On the verge of the results of the Italian elections, it is difficult not to think about one of the best movies of Luchino Visconti, “Il Gattopardo” (The Leopard, based on the novel with the same title by Tomasi di Lampedusa). No other movie is able to interpret in such an intimate manner the soul itself of Italy and its society. But it also tells a lot of the natural inclination of all humans to avoid any form of Change.
Change is scary, it makes us nervous. Yet we appear never to be able to avoid change. So, change has become one of the most (ab)used words in any business discussion today. Everything is changing… the pace of change… managing change… leading change… all expressions we read and listen to everyday in any organizational talk.
If it is effectively true that some parts of the world are changing at a faster pace (technologies are changing at a speed humankind was not used… ), most organisations are not changing as fast as they should (or could). So what about the “change” imperative present at all latitudes in any organisation?
Issue is that each Human Being feels that Change should for sure happen, but outside.It’s positive and good if it doesn’t touch us. So we’re all fine with new technologies, as long as they don’t alter the way we work. We want to take faster trains,a s long as they’re not in our backyard. We’re all ready to ask others to change their behaviors, but we’re the first not to demand this to ourselves.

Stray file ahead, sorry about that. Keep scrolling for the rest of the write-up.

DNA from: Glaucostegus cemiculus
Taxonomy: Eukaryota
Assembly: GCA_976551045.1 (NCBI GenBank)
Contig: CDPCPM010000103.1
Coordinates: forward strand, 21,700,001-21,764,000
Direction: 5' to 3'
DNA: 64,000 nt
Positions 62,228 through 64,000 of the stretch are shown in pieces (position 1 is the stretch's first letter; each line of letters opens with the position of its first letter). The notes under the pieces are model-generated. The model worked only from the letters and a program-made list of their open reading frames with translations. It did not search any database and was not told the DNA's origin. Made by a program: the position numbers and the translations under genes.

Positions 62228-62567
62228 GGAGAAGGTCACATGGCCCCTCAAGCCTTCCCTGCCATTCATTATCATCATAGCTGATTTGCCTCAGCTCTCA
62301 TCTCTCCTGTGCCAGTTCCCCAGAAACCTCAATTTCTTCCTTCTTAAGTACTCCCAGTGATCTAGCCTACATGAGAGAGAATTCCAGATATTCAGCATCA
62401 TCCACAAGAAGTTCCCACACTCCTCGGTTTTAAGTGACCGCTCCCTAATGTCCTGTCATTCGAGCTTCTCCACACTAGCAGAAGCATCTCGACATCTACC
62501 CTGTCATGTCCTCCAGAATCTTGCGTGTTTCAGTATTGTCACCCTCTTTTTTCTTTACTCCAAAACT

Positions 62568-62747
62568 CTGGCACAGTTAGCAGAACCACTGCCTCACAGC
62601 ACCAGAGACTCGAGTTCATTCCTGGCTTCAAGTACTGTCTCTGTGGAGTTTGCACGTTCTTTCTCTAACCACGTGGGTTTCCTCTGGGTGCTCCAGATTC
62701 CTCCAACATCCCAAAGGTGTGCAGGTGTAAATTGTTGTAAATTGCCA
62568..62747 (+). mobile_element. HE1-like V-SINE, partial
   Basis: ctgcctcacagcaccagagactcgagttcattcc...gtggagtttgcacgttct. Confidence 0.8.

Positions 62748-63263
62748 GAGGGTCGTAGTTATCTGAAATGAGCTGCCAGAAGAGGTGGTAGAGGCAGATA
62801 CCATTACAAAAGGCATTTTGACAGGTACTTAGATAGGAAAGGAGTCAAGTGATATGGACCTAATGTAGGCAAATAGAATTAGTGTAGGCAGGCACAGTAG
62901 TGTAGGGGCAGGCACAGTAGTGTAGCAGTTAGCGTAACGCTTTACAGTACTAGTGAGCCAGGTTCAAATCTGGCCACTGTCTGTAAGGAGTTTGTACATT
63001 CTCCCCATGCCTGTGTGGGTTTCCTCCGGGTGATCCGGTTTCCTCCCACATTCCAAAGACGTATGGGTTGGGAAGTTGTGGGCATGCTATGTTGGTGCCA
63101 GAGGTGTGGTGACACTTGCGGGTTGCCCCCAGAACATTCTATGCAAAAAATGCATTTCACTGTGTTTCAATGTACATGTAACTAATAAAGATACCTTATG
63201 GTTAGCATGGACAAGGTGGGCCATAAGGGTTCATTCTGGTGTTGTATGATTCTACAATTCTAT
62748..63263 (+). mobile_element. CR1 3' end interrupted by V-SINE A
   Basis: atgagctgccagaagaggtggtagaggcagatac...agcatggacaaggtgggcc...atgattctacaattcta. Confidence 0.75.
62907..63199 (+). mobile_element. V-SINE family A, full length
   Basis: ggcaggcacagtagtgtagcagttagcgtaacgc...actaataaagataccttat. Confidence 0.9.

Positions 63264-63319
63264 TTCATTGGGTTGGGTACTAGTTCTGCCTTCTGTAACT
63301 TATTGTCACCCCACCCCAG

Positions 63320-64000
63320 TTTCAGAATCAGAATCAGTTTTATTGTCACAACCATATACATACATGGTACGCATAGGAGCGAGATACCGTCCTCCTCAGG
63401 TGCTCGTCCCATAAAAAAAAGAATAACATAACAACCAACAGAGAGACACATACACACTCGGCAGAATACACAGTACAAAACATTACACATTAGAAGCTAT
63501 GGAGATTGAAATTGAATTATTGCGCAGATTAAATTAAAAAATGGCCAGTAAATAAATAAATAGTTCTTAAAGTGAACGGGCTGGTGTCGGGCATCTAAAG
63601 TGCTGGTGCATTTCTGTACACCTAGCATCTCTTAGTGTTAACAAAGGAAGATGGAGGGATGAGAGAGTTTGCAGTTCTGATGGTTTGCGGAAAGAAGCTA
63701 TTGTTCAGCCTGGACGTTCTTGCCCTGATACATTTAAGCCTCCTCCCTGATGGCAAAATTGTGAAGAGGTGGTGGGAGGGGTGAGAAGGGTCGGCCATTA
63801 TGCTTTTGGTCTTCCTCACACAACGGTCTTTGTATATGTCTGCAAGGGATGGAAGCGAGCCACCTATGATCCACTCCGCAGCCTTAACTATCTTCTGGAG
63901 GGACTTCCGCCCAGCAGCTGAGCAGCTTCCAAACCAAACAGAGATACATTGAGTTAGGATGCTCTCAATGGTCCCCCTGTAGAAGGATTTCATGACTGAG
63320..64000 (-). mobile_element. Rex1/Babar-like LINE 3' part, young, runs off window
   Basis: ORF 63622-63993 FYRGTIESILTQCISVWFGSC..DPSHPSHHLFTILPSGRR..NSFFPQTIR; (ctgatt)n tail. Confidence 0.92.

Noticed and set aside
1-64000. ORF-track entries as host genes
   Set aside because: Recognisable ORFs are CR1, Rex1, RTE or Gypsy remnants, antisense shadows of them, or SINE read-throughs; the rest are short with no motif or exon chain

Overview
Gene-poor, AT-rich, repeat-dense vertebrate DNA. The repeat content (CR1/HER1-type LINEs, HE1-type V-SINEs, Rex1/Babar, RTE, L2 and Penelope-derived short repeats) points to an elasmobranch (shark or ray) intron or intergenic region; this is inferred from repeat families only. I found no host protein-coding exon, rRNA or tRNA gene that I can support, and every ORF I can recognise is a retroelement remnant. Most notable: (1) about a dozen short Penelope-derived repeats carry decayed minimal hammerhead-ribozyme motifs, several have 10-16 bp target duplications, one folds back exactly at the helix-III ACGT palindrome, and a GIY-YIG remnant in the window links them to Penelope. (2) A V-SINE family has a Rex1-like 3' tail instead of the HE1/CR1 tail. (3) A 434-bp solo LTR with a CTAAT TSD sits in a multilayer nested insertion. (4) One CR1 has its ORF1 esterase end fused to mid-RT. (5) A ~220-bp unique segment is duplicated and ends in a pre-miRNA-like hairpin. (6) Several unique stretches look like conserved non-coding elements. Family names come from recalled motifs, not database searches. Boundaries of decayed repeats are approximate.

So, when you’re a manager, talking about a change is in reality the best way to make sure focus is going to be on someone else’s work. This because many of us (I put clearly myself in this group) very often fail to see that change should start from ourselves. Even in difficult situations, the issue of change is always that of somebody else. It’s a customer issue, a competitor’s issue, a colleague’s issue, a leadership issue. Blame Blame Blame.
They never want to improve. They think themselves perfect. Their vanity is greater than their misery.
This quote from Prince Don Fabrizio Salina, main character of the Gattopardo, really highlights this perfectly normal human attitude.
But if we are all so diffident towards Change, why do we care so much? Well the same Prince catches this with a sentence that says it all:
Things will have to change in order that they remain the same.
Because after all, what’s the best way to make sure you will not be by the change? Is to make sure that everything, around you, changes.
A lesson that many organisations experience way too often. And that (unluckily) Italians experience more and more in their Political scenario.